I've written about my grandmother a little before, but here is a longer biography:

Sara Melzina Wolfe was born March 18, 1907, in Winn Parish, Louisiana, the second child and oldest daughter of Louis Henry Wolfe (1872-1929) and Addilee Shelton Wolfe Odom Harris. (1890-1977). Although Sara was her first name (and she was probably named for her maternal grandmother, Sarah Ann Spikes Shelton,1871–1935), many people called her by her middle name, which came from her paternal grandmother, Margaret Melzina "Maggie" Carroll Wolfe (1846-1911) or the nickname Millie.  (I got this photo from my mother's first cousin, and on the back of it, she had written "Aunt Millie.")

Sara's parents moved with her and her older brother Lloyd L. Wolfe (1906-1993) to Shreveport in Caddo Parish, Louisiana, where they can be found on the 1910 Census at 1204 Sprague Street.  Younger sister Edith Elizabeth Wolfe Smith Murff Brown Gould Knox (1910-2006) was probably born here.

The family next shows up in the 1912 Houston city directory, living at 1433 Cortlandt in the Houston Heights.  The next year, they moved a few blocks over to 924 Ashland, according to the 1913 city directory.  Youngest sister Neva Marie Wolfe Ely (1912-1995) had joined the family by that time.  City directories for 1915 show Louis has moved again, this time to 2006 Clark.

A few years later, the lives of my grandmother and her siblings got tougher.  Their father Louis was a bricklayer, and his work often had him away from home for long periods of time.  His wife Addilee was 18 years younger than her husband, only 15 when they married and 16 when she had her first child, and had four children by age 22.  The story goes that during World War I, Addilee volunteered to roll bandages for the Red Cross, met a military man, and abandoned her family to run off with him.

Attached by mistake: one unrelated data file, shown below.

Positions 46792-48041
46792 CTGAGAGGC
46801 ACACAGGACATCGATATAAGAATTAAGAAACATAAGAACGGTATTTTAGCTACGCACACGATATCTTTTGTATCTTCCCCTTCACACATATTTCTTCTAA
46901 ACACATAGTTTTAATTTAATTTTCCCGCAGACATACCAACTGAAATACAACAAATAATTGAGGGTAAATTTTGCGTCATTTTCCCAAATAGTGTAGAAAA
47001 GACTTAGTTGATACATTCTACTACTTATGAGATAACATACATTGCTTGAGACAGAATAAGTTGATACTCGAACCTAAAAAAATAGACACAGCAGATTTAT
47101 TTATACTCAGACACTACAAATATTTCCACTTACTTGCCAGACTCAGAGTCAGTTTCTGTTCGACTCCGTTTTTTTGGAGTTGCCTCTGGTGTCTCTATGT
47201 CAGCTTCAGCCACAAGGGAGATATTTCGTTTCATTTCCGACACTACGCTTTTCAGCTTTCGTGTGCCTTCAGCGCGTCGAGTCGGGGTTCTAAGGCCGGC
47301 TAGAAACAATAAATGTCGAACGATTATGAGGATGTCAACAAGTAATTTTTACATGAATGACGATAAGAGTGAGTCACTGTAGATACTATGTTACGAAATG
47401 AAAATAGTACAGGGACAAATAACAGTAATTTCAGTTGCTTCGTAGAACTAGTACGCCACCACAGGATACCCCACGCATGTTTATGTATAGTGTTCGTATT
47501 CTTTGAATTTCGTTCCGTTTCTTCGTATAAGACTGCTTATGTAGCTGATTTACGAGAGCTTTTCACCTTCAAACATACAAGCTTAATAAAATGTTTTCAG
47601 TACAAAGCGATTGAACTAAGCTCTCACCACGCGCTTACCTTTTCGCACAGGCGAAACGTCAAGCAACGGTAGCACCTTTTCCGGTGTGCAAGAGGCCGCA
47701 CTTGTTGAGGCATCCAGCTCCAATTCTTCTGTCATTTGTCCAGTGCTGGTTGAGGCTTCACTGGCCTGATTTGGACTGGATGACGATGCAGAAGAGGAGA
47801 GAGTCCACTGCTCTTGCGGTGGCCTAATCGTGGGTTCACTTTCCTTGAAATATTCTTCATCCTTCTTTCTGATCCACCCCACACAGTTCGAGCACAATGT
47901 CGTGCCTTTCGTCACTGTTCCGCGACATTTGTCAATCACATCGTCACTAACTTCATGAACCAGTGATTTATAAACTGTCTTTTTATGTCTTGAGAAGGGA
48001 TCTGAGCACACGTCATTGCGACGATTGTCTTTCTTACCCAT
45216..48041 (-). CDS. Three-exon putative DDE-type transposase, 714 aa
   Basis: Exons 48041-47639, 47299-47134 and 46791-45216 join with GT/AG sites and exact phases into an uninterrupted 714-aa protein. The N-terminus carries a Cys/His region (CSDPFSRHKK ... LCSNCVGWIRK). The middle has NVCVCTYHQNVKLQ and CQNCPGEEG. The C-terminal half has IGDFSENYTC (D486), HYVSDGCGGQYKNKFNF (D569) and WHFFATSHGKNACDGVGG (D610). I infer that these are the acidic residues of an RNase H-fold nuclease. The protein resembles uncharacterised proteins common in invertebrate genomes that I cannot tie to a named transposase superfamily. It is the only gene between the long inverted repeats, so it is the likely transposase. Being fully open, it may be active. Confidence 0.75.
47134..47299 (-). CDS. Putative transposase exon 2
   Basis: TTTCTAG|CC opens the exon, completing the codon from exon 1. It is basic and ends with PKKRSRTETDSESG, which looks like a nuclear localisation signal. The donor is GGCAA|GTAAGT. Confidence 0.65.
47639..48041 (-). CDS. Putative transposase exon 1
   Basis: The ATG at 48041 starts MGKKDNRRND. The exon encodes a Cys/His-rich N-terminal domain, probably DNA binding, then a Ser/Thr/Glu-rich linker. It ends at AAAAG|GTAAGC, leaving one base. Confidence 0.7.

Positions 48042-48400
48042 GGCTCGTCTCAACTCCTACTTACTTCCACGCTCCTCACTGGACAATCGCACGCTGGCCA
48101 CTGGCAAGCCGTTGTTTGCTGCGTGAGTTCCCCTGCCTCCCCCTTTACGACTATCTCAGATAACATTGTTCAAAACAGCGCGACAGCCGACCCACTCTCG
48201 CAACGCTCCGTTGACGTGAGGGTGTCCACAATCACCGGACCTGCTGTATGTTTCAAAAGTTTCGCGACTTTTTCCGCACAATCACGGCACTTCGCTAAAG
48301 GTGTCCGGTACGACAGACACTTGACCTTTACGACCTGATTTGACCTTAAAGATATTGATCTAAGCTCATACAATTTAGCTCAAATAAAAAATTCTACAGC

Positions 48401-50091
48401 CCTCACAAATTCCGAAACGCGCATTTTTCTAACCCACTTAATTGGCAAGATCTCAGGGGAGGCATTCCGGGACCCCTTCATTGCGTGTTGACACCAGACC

On April 15, 1916, Sara and her three siblings were placed in the DePelchin Faith Home, then located at 2710 Albany Street in Houston.  They lived there for the next 18 months,  They lived there until September 22, 1917.  City directories for 1917, 1918, and 1920 show Louis living at the home of his older brother Shannon Wolfe and his family at 1405 Alston, and the 1920 Census shows the children there as well.  Louis continued to live there through at least January 10, 1921, but by 1923-4, a city directory shows him, Lloyd, and Sara at 403 Lamar Ave. (Edith and Marie are too young to have separate listings).

On July 10, 1926, Sara married Charles Peter Guokas Jr. (1903-1967) at St. Joseph Catholic Church in Houston.  They honeymooned in Galveston, staying at the Hotel Galvez.  A 1927 city directory gives their address as 212 North York, and their first child, my uncle Charles Peter Guokas III (1927-1999) was born that year.  When my mother was born in 1928, and also in 1929 according to a city directory, they lived at 2215 Shearn.  However, on the 1930 Census, and also in 1932 according to a city directory, they lived a few blocks down the street with Charles' widowed father Charles Guokas Sr. (1863-1939) and Charles' younger brother Roy Lee Guokas (1917-1959) in Charles Jr.'s boyhood home at 1717 Shearn.  Sara's last child, Jo Ann, was born in late 1930.

The family moved to Austin in June 1933 when Charles Jr. was appointed secretary to Texas Governor Miriam A. "Ma" Ferguson, serving until the end of her term in January 1935.  During that time, the family lived at 1604 Alta Vista Avenue in Austin.

The family moved back to Houston in 1935 and back into 2215 Shearn.  They were there on the 1940 Census and in a 1942 city directory. However, sometime after this, Charles and Sara separated.  I know my grandmother was frustrated by the fact that my grandfather had a hard time holding down a job.  My grandmother got a job with the U.S. Post Office.  She divorced my grandfather, and in 1945, she married a co-worker, Wallace Franklin "Archie" Archibald (1896-1970).

Houston city directories for 1951 through 1955 show Sara and Archie living at 4632 Norhill.  By the time of the 1957 directory, though, they had moved to 1118 Bay Oaks.  This is the house I remember from my childhood visits with "Nani and Po-po," often staying overnight.  Sara lived here until shortly after Archie's death on June 26, 1970.